Back when I was whatever age you are when you start losing your teeth--baby teeth, I should say, as that other age is still ahead of me--I accomplished a pretty remarkable feat that has since been celebrated in Grady family history. Not continuously, mind you, as I did not reveal my accomplishment to the world until about a decade later, when at last I no longer feared the repercussions of sharing my secret triumph with well-meaning but over-protective parents who, let's be honest, lack the stomach for danger that is requisite to a genuine appreciation of heroism. OK, heroism on a fairly minor scale, in this case. Maybe "highly unusual deeds" would be more accurate, but definitely that. Probably even "deeds never before performed, at least in this school district by someone who has seen The Empire Strikes Back four times.
So it was the Fourth of July. My family was having a small backyard party, which right off the bat gives this story an air of fantasy, since my family was not exactly known for hosting parties, but it's true. Like any kid, all I could think about was fireworks. My parents are even less known as blowing-stuff-up types than as hosters of parties, so our personal stash of "explosives" was admittedly a fairly modest haul. Still, we had more sparklers than you could shake one of those incense-like firework lighting things my dad always called a "punk" at, and a whole bunch of those little black pellets that would glow into little shrivelled "snakes" of ash and gas the whole neighborhood with noxious fumes. Not to mention those flower things that spin on the ground and change colors, a smoking log cabin, one of those ones that you nail to the wall and it spins around and shoots out sparks, and the coup de grace: a Piccolo Pete. If you don't know what that is, congratulations, you probably still have the ability to hear an actual piccolo.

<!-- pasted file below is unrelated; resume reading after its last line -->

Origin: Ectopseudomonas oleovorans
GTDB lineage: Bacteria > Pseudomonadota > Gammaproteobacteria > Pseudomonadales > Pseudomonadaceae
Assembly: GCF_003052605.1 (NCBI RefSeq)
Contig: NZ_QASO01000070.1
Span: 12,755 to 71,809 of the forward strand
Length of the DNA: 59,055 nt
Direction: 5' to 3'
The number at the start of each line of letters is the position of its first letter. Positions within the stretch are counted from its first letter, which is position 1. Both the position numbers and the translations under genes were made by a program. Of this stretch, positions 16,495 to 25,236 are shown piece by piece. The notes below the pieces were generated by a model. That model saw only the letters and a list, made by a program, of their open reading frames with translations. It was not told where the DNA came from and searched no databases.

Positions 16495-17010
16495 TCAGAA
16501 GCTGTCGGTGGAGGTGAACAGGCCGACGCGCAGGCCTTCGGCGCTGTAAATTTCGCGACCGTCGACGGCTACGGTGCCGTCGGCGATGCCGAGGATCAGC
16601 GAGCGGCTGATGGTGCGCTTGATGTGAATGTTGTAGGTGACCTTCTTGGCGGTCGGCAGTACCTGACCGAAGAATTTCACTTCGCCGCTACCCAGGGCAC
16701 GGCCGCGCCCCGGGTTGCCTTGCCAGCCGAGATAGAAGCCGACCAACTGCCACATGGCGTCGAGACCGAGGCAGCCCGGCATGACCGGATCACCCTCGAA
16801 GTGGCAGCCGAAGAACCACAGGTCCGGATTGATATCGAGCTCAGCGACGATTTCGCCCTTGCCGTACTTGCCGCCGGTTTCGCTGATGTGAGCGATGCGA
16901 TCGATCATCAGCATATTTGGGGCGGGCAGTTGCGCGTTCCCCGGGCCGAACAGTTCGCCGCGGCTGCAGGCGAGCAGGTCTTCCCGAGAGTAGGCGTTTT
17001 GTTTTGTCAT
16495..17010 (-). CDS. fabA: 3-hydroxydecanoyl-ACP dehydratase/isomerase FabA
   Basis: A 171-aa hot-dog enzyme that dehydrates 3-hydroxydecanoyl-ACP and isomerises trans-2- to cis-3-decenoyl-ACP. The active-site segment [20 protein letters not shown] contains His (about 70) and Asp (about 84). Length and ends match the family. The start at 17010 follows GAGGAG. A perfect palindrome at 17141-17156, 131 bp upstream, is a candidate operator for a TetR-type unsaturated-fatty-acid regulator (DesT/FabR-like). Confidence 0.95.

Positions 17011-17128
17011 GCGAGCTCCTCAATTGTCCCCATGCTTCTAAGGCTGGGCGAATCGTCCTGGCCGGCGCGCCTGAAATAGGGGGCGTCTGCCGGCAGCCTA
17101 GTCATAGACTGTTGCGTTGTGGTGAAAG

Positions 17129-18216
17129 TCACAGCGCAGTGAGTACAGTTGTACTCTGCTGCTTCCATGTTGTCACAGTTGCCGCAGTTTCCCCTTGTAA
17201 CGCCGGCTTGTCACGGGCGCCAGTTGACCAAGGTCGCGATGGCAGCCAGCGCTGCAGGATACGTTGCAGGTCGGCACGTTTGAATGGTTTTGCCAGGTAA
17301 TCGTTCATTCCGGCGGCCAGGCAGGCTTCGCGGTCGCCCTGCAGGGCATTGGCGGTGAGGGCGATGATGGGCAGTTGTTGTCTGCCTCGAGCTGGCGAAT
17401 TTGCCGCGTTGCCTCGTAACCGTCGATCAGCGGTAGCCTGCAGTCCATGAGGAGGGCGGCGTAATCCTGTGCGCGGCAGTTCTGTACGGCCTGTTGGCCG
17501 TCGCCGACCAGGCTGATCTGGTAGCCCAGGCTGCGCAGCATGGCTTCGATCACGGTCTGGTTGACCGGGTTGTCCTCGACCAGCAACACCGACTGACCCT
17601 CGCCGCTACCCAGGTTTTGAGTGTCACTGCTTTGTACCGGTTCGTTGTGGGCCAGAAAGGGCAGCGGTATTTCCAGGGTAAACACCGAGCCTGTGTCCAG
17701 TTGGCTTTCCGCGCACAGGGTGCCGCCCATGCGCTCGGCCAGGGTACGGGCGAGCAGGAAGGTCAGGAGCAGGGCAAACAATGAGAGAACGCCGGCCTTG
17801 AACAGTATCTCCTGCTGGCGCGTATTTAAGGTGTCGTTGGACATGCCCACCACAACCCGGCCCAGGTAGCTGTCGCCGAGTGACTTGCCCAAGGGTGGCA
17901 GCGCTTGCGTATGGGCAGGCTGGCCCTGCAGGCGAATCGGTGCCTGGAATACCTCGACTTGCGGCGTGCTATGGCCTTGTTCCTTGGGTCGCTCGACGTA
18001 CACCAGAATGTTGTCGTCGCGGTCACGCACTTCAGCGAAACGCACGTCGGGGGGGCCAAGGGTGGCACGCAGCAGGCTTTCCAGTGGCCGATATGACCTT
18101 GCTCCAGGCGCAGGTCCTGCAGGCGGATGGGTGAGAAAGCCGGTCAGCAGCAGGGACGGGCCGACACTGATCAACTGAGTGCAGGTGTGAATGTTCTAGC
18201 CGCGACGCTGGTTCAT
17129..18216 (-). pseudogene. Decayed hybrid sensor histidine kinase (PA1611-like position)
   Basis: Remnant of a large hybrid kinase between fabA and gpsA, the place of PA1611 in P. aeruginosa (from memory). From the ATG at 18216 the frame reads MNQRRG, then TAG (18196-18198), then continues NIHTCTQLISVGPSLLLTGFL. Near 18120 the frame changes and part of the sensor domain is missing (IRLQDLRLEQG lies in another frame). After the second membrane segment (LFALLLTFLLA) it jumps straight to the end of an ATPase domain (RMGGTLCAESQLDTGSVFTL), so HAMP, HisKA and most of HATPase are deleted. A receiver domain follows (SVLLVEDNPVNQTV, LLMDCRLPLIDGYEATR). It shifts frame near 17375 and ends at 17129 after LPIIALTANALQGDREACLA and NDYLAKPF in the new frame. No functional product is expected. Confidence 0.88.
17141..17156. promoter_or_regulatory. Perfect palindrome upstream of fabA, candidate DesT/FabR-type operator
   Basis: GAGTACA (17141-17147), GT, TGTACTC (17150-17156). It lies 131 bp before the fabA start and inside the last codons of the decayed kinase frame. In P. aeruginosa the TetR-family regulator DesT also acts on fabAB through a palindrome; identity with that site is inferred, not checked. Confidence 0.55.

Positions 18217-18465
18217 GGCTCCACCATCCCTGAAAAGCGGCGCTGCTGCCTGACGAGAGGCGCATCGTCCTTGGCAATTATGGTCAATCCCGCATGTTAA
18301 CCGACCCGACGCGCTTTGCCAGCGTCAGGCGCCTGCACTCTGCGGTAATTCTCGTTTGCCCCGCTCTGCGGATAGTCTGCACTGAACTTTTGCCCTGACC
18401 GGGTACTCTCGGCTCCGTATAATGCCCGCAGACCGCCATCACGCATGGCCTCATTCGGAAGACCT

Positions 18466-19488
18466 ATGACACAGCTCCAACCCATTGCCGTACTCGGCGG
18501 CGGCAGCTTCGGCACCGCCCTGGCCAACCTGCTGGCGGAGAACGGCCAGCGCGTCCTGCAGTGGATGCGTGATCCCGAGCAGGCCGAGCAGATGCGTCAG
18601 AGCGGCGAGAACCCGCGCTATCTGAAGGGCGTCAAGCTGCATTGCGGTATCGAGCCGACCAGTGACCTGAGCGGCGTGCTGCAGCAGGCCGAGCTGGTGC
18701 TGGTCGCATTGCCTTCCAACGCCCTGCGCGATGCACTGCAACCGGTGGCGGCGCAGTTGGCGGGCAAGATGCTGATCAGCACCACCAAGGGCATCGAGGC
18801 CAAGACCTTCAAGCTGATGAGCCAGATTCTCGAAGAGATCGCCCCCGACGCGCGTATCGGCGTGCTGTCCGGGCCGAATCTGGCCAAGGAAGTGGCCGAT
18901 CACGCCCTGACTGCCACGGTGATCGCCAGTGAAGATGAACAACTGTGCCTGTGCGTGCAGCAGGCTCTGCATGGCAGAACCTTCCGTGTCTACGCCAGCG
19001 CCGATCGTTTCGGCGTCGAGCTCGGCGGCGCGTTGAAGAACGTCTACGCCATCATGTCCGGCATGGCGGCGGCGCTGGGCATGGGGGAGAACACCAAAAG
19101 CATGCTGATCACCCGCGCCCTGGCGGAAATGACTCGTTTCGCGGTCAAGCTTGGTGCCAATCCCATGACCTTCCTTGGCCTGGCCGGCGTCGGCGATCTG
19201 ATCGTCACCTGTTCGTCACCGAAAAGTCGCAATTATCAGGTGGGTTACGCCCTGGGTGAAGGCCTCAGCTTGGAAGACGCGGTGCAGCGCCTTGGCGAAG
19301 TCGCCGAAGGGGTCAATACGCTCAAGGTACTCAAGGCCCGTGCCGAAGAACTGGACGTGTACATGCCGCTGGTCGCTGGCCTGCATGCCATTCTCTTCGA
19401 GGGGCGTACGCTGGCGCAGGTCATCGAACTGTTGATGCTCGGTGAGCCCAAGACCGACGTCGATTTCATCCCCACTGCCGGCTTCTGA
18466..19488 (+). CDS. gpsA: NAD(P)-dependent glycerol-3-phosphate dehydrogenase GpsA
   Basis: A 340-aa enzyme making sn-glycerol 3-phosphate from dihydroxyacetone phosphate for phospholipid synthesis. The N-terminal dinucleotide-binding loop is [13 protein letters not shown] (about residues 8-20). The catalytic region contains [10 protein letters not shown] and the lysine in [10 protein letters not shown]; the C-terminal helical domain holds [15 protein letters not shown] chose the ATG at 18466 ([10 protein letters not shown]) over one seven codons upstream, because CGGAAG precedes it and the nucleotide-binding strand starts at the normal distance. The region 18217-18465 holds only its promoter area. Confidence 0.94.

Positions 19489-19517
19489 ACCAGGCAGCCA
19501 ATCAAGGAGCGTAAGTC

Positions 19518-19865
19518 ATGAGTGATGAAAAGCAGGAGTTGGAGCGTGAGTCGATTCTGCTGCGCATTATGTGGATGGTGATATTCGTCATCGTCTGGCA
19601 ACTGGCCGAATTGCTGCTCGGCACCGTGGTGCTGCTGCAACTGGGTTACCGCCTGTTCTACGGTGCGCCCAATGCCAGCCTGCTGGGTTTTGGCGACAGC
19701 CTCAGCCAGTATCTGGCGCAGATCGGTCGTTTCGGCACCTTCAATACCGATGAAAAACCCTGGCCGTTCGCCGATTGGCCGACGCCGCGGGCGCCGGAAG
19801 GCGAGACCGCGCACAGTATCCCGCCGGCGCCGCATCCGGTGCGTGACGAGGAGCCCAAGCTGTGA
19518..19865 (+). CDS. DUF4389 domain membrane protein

Like I said, a fairly modest haul, but still, those fireworks were all I could think about. That, and my loose tooth--cuspid, top row, tooth-loser's left. It had already been loose for a couple of days, so I figured it had to be ready to come out. The tooth fairy had been pretty good to me when I pawned my two front teeth for cash, and the prospect of making a deal with a tooth fairy who just might have some leftover fireworks--c'mon, c'mon, just some bottle rockets or a roman candle--had me feeling pretty giddy. I had to get that tooth out while it was still the Fourth of July, and that meant finishing the deed before the guests arrived. I got right to work.
A little hard work and determination saw that tooth out in no time, with hours to spare before it would be dark enough for fireworks. As I contemplated how to pass the idle time, a lesson learned from losing my two from teeth suddenly occured to me: there's another one just like it on the other side!
By now you can surely see where this is going, so I'll spare you the gory details of the twisting, the tugging, the string around the tooth tied to the doorknob (that doesn't work); sorry, I said I'd spare you the details. The crucial moment came when it dawned on me, somewhere after I managed to wedge my tongue in underneath number two, that in fact I had four canines, and if one was ready to go then the other three almost certainly would be as well. Dogs do everything in groups.
For those still disinclined to believe that I lost four on the Fourth, I assure that visual evidence exists. (edit: Yep, here it is!)
Somewhere among the family photo albums (Ellie, do you have a copy?) there is a picture of my from later that night, watermelon stains on my Izod polo, sparkler held proudly aloft, and me screaming in delight as I reveal four gaping holes in my toothy grin. Honestly, I don't know how they didn't notice. They must have been distracted by my awesome, side-parted bowl cut.
Anyway, I bring this up for a reason, and I swear it's actually running related. Never one to miss an opportunity to commemorate the occasion, Petya asked me this morning how we would celebrate this year. "What should we do four on the Fourth of?" she asked. When I suggested we could run four miles she laughed, then agreed. "Starting next year, we run four miles together every Fourth of July," she said, pausing for a moment before adding, "But if we're in Europe we run four kilometers." So just like that, another Grady family tradition is born.
Happy Fourth of July to you and your family, and may you only lose four of something you were looking to get rid of anyway.